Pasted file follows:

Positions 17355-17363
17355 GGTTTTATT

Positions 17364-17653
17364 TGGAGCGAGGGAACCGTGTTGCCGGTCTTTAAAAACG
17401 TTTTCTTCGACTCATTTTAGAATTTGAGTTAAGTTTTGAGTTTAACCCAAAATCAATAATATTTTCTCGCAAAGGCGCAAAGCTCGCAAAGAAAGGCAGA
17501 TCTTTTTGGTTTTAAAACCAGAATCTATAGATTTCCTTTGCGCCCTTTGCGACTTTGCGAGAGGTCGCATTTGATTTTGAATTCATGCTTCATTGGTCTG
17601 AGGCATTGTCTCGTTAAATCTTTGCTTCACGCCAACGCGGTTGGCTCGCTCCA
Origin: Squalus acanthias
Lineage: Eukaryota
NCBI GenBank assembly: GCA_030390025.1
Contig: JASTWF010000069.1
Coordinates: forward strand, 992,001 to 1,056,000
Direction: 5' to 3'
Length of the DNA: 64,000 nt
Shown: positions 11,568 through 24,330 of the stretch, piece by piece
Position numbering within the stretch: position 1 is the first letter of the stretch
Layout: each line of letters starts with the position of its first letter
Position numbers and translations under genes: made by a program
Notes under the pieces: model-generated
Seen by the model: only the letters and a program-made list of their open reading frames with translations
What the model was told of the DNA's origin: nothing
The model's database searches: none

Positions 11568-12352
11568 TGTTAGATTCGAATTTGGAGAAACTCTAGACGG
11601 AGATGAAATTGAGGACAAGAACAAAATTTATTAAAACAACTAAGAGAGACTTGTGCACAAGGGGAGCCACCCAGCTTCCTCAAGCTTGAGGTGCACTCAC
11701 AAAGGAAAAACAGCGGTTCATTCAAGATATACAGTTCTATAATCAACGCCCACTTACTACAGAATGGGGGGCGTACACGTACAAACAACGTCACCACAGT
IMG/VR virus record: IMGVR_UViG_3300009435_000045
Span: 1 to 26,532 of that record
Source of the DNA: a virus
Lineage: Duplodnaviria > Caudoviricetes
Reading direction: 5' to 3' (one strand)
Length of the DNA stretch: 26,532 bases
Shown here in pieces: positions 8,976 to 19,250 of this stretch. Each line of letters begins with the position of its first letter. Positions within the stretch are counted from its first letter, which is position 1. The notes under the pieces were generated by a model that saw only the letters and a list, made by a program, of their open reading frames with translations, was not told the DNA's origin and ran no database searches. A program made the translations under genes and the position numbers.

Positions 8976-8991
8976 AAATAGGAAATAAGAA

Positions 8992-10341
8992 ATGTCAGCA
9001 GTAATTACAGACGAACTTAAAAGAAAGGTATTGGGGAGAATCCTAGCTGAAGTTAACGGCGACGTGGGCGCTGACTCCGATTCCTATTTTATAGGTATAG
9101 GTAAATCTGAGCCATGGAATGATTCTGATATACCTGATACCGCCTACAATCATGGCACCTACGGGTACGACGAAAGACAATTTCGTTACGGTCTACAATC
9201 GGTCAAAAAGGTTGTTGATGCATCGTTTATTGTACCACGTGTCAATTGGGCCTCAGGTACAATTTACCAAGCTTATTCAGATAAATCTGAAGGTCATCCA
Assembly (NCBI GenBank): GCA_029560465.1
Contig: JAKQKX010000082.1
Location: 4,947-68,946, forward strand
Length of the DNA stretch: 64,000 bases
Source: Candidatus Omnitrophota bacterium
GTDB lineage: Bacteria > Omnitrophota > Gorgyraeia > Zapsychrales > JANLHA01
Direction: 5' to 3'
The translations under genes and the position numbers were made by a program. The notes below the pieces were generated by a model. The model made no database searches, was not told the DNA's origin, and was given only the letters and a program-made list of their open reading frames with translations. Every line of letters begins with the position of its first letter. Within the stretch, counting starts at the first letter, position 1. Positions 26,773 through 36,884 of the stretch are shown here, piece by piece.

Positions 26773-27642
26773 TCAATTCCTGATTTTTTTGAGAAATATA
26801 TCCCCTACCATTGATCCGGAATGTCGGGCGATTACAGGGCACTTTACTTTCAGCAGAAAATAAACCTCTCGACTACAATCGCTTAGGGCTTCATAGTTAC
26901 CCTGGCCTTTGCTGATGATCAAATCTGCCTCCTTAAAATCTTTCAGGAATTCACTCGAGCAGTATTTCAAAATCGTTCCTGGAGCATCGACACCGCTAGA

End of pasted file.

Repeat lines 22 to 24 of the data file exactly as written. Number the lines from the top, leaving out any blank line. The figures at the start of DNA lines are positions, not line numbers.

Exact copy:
The model's database searches: none

Positions 11568-12352
11568 TGTTAGATTCGAATTTGGAGAAACTCTAGACGG